Expert Perspective: New Proposal to Use Southern Plantations to Teach Kids About RacismApril 14, 20222 min read
America's history is steeped in racism - and how the country accepts and reconciles its past has been a topic of much debate and consideration.
Last year, Georgia Southern University Associate Professor of Geography Amy Potter, Ph.D., was awarded a $75,000 National Science Foundation grant for the project, “The Role of Museums in the Landscape of Minority Representation.”
And recently, she co-authored a fantastic piece titled, New Proposal to Use Southern Plantations to Teach Kids About Racism, that has been getting a lot of pick-up from news organizations across the country.
New Proposal to Use Southern Plantations to Teach Kids About Racism
State legislatures across the United States are cracking down on discussions of race and racism in the classroom. School boards are attempting to ban books that deal with difficult histories. Lawmakers are targeting initiatives that promote diversity, equity and inclusion in higher education.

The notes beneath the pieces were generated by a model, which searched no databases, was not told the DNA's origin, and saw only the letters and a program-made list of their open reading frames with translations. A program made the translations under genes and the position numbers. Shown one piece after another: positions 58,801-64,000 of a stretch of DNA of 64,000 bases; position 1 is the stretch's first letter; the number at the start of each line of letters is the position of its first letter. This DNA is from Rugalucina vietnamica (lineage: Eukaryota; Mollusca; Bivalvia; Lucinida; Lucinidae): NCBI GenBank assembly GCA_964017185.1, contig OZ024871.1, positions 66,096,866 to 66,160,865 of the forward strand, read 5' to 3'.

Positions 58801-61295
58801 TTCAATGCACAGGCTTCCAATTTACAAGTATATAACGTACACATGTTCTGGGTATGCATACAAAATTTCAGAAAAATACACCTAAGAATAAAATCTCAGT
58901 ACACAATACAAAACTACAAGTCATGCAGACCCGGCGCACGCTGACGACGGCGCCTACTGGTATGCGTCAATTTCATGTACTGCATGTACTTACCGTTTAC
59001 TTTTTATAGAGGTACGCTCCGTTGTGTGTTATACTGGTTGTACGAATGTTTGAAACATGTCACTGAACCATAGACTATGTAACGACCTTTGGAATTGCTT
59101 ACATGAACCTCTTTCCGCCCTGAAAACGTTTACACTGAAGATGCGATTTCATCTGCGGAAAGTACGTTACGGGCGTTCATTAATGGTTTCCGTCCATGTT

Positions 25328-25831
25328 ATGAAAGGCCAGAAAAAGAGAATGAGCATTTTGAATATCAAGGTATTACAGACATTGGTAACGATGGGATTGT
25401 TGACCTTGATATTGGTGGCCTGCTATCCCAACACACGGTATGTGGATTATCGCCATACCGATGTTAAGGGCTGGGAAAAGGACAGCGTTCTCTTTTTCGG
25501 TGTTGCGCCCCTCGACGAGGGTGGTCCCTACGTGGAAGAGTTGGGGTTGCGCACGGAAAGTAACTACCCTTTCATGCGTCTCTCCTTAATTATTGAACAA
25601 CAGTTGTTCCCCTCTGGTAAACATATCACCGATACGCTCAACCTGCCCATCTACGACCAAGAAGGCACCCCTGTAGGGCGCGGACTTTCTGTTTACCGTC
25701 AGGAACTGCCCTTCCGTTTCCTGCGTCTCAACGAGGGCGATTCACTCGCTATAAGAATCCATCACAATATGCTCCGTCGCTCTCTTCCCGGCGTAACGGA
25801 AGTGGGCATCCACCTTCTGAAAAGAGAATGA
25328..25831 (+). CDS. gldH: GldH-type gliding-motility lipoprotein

Such efforts raise questions about whether students in the U.S. will ever be able to engage in free and meaningful discussions about the history of slavery in America and the effect it had on the nation.
As cultural geographers, we see a potential venue for these kinds of discussions that we believe to be an overlooked and poorly used resource: plantation museums... April 02 - Yahoo!News
If you're a reporter looking to know more about this important topic - then let us help with your coverage and stories.
Amy Potter, Ph.D., is available to answer your questions - simply reach out to Georgia Southern Director of Communications Jennifer Wise at firstname.lastname@example.org to arrange an interview today.